Gender lens on the budget

Gender lens on the budget

Australia was a pioneer in gendered budget analysis. From 1983 to 2013, the federal government produced a Women’s Budget Statement, while state and territory governments were also among the first in the world to scrutinise annual budgets for their impact on women and girls.This was stopped in 2014 under Prime Minister Tony Abbott.

According to the highly respected National Foundation for Australian Women (NFAW), the statement is critical for gender equity and for meeting our obligations to women and girls around the world. NFAW, the non-profit body from which Women on Boards grew, stepped into the breach to provide a gendered budget analysis since May 2017.

WOB is proud to support these significant reports which are accessible via the links below.

2018-2019

2017-2018

2016-2017
 

Summary of the 2018-2019 Gender Lens on the Budget Report.

Budget 2018-19 is not a great Budget for Women.

That said, it is the first Budget for some time when there have been two women (Sen. Michaelia Cash and Kelly O’Dwyer) members of the Expenditure Review Committee, and where the Minister for Women (O’Dwyer) is an avowed feminist and has expressly required the Office for Women to assist her in her role on the ERC.

Experience has taught us that sometimes as much work can go into preventing or subverting initiatives (expenditures or savings) in the ERC which might be hostile to women as goes into achieving positive measures for women.

 

So many initiatives which we consider might be of positive benefit for women are not in this Budget.

There remain however notwithstanding some individually beneficial measures (cf. changes to superannuation) not a few measures which will be desperately bad for women -- consider the proposal to garnishee welfare payments of beneficiaries who have unpaid fines … consider the rate at which this will impact Indigenous women, who already crowd our jails on non-payment of fines, or on women with intellectual disabilities.
 
Other measures have both beneficial and disincentive elements: Measures that reduce the tax payable by low income earners will disproportionately benefit women, as 85% of female taxpayers earn less than $90,000 compared to 72% of male taxpayers (ATO, 2018).
 
However the tax offset increases the effective marginal tax rate by 1.5% for taxpayers within the taper zone, which increases work disincentives for women and other low-income taxpayers. The potential to increase workforce participation by part time workers through a lower tax rate is therefore moderated by the effect of the taper rate.
 
We noted the Budget Statement circulated by Minister O’Dywer. We noted also her statement shortly before the Budget that we might expect a September Statement from her on measures to enhance women’s economic security. We understand that funds are in the budget for this Statement, even though its shape is not yet settled.
  
In the spirit of helpfulness, our budget analysts have put together some proposals for Minister O’Dwyer to consider for the September statement. We would be delighted to work collaboratively with her to progress some of the these.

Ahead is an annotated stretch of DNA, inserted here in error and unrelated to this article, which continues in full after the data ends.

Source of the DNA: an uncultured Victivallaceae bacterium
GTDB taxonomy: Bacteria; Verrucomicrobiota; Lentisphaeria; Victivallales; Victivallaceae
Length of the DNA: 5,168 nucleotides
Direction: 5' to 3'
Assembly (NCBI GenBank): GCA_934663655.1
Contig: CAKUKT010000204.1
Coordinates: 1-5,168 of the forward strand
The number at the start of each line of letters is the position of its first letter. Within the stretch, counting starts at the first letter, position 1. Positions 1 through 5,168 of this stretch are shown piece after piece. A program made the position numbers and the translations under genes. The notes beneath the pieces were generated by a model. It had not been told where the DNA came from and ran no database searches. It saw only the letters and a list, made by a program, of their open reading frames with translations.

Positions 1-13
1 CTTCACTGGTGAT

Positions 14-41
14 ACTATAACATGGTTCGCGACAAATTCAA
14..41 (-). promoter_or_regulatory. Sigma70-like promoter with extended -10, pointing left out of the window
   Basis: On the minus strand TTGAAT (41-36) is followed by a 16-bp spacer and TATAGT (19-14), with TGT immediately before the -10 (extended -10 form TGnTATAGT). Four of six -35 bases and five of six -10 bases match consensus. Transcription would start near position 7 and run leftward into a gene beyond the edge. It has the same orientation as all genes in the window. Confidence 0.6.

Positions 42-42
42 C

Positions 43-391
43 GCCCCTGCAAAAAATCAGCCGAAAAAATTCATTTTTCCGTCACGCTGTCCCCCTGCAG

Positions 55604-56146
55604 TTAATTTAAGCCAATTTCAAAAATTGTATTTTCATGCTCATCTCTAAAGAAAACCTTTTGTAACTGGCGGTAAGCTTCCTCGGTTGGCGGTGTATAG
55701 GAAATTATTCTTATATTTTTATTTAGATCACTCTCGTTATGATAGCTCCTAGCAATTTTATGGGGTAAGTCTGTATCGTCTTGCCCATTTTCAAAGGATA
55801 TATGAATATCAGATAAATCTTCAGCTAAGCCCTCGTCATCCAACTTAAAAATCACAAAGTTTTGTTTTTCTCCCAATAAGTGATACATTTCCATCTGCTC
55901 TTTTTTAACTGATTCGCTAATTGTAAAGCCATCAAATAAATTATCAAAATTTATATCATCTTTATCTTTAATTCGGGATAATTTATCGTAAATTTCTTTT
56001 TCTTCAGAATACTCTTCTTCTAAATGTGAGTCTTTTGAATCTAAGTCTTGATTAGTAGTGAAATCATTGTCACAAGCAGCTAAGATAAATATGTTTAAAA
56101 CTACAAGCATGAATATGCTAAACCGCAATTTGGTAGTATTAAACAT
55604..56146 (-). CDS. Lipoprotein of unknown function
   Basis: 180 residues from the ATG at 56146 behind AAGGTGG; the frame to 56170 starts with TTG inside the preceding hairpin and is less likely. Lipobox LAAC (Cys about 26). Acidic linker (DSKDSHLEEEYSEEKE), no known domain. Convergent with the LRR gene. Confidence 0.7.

At the top of our concerns is the total absence of effective policy and program responses to make housing more affordable and accessible. This affects the effectiveness of extending home care for the aged, crisis services for women and children impacted by domestic violence (especially Indigenous women), people’s ability to benefit from the NDIS- and their capacity to live while in receipt of Newstart – the problems are vast. Families, young adults, children, homeless women, are living in appalling poverty because of housing policy failure. No woman can be economically secure without affordable accessible housing.

Some specific initiatives for consideration in the September statement are set out below. We commend them to the Minister.

  • NFAW recommends that a comprehensive gender-responsive national housing strategy be developed, as set out in our full list of recommendations. As a matter of urgency, we recommend that interim funding be provided to:
    • increase the level of Commonwealth Rent Assistance to better meet the needs of renters;
    • increase capital available through the National Housing and Homelessness Agreement;
    • increase and maintain the availability of remote housing; and
    • support the National Housing Finance and Investment Corporation.
  • NFAW recommends that the Australian Government match the Victorian Government’s $1.9 billion funding commitment as the best indicator of the quantum of funding required over the period of the Fourth Action Plan to achieve significant improvements in women’s safety.
  • NFAW recommends that the Government provide additional funding to the Fair Work Ombudsmen to allow it to address high levels of non-compliance with basic workplace standards.
  • NFAW strongly urges the Government to restore the funding of the five Working Women’s Centres.
  • NFAW urges the Government to commit itself to fund a recurrent Time Use Survey.
  • NFAW recommends that in its funding decisions and priorities the Government recognise and act on the significant role of TAFE in delivering a range of programs for women and girls.